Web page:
Also, consider that any gun that is not inspected frequently needs or be heavily oiled or greased, and stored in a sealed container with a large packet of silica gel desiccant. Or, if stored in a wall panel or in a small hidden room, with an electric dehumidifying rod, such as a Golden Rod.
The PACE-BB Strategy
Here is my description of how to pursue a PACE-BB firearms/optics/ammunition/precious metals storage strategy. You will note that the only gun not mentioned in the following list is your primary self-defense pistol. That should be close at hand, at all times. And depending on your circumstances, you might want to have a defensive rifle or shotgun close at hand, as well.
This is your primary battery of your most capable self-defense and hunting guns. This set of guns should be kept very well hidden (architecturally), but fairly quickly accessible in your home. I’ve linked to dozens of YouTube videos that describe the construction and camouflage of such hiding places. We’ve also had several good articles in SurvivalBlog, such as this one. Even an interior hollowcore door cache can hold a surprising amount. Just put “cache” in the SurvivalBlog search box, and you will learn a lot.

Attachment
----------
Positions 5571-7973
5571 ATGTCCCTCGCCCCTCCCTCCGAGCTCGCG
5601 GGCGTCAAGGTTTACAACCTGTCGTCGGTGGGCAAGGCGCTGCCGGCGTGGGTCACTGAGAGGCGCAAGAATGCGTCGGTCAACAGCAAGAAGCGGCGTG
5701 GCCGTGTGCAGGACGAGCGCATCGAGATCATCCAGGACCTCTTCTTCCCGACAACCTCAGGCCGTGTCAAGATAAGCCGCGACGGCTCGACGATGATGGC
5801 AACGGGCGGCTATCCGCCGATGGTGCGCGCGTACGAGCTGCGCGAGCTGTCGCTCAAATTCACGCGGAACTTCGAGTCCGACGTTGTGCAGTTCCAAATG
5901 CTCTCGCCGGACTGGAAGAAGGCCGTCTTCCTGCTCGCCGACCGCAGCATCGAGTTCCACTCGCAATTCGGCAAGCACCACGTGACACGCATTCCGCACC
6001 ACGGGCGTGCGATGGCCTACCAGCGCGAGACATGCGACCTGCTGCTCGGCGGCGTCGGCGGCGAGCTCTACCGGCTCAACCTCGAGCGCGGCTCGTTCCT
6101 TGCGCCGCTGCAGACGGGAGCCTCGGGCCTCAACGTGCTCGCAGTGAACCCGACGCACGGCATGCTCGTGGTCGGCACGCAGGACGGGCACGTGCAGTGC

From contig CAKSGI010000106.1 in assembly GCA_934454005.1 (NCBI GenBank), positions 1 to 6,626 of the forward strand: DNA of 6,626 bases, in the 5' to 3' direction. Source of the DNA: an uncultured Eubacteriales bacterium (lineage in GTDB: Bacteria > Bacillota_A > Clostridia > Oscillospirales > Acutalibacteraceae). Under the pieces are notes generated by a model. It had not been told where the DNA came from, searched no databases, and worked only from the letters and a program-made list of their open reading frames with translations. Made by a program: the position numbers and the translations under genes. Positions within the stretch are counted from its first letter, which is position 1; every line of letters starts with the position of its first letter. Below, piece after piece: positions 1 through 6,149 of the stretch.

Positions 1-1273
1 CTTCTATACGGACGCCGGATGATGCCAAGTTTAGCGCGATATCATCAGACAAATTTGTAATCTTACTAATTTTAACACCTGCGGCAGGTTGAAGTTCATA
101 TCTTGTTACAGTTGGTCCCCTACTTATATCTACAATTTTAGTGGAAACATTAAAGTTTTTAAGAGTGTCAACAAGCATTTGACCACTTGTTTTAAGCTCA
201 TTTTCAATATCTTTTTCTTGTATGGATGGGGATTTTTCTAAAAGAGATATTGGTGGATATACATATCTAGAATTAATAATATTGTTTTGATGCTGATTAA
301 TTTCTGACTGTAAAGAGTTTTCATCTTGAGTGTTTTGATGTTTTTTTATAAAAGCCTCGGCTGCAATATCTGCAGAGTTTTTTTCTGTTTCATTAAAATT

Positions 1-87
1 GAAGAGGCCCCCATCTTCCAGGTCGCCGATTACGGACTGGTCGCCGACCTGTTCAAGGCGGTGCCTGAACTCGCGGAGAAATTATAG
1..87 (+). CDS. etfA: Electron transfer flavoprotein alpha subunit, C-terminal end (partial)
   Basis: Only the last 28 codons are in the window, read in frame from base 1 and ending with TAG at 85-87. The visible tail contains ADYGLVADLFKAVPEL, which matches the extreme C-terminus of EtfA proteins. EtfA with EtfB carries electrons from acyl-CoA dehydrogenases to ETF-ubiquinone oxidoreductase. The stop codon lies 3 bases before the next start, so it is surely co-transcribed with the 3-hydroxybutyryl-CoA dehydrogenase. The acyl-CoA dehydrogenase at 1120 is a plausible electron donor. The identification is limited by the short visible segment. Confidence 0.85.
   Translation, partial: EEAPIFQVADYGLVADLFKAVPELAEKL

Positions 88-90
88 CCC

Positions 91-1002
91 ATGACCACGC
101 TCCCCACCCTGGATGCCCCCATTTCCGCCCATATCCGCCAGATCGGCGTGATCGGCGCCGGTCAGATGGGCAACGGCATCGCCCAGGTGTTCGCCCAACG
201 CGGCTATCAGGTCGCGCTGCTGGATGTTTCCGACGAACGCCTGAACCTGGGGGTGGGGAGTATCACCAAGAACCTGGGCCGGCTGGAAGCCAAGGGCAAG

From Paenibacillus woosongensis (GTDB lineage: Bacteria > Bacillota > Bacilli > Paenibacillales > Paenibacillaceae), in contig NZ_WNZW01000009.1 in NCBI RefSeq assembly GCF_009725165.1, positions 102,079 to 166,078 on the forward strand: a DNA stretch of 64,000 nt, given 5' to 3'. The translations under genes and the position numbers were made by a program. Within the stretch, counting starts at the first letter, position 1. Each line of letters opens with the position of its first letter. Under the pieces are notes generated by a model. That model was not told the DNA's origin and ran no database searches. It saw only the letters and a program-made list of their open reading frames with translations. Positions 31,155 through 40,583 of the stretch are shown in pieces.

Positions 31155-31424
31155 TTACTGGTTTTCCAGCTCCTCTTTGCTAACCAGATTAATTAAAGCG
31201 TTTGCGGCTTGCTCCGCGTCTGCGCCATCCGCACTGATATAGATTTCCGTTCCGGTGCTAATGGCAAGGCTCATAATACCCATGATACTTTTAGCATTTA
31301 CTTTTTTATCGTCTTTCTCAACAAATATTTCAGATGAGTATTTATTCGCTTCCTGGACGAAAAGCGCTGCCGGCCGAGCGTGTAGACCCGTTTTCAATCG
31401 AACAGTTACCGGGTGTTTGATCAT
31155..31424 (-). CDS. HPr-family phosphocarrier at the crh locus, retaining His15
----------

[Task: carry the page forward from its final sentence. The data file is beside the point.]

Examples of the items stored here would include:
- Your 7.62mm NATO battle rifle — such as an AR-10, HK91, FN-FAL, or SCAR-17.
- Your primary fighting shotgun. (Such as a Saiga-12 or a Benelli.)
- Your secondary carry pistol.
- Your primary .22 foraging/training rifle.
- Your primary night vision scope.
- Your primary scoped hunting/long-range countersniper rifle.
- Roughly 30% of your precious metals, ammunition, holsters, and magazines.
This is the secondary battery of your less capable self-defense and hunting guns. This set of guns should be also be kept very well hidden (architecturally) – preferably in or beneath an outbuilding, or in the dwelling of a well-trusted relative or friend who lives near you. Examples of the items stored here would include: